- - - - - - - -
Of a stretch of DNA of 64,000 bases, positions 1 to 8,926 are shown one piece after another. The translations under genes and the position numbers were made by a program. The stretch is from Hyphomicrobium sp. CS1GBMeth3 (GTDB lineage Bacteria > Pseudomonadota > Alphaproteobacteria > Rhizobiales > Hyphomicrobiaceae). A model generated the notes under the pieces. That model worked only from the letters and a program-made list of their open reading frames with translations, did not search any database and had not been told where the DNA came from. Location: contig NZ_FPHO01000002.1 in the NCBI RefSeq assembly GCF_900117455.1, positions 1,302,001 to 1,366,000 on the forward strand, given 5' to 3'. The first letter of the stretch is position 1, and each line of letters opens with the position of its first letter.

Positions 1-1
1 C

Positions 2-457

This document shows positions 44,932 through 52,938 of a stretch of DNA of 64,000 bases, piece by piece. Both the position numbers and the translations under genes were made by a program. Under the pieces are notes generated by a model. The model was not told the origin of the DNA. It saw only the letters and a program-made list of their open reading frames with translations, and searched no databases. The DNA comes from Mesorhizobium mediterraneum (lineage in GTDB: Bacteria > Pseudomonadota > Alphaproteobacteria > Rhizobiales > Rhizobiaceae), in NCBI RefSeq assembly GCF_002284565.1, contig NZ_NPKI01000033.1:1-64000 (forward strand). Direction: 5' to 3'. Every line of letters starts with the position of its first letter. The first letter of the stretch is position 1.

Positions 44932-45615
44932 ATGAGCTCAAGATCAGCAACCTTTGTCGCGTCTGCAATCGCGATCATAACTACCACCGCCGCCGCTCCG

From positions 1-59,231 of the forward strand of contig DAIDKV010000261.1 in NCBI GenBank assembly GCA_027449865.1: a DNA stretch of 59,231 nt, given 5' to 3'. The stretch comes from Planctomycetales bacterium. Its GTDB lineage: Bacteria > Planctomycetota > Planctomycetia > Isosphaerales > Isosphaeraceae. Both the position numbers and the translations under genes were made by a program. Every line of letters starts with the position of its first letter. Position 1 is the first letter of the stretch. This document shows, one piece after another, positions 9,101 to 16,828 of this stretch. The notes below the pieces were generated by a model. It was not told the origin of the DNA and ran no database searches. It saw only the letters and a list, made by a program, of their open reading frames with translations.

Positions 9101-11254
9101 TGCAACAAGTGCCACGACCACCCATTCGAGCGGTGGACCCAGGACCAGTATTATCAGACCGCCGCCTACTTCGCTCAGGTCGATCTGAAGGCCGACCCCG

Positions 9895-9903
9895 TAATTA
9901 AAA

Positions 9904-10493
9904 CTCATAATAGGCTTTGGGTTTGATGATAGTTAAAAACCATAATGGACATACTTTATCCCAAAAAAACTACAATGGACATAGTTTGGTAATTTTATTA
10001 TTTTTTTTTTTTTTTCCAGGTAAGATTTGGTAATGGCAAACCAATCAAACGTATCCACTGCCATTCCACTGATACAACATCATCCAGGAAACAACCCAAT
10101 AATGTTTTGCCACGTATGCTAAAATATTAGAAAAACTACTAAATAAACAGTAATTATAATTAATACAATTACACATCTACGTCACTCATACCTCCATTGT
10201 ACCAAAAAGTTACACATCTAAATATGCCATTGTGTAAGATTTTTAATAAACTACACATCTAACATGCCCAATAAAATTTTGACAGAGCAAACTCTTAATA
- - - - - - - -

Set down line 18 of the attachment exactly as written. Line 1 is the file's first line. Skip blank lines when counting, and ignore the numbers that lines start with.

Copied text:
10201 ACCAAAAAGTTACACATCTAAATATGCCATTGTGTAAGATTTTTAATAAACTACACATCTAACATGCCCAATAAAATTTTGACAGAGCAAACTCTTAATA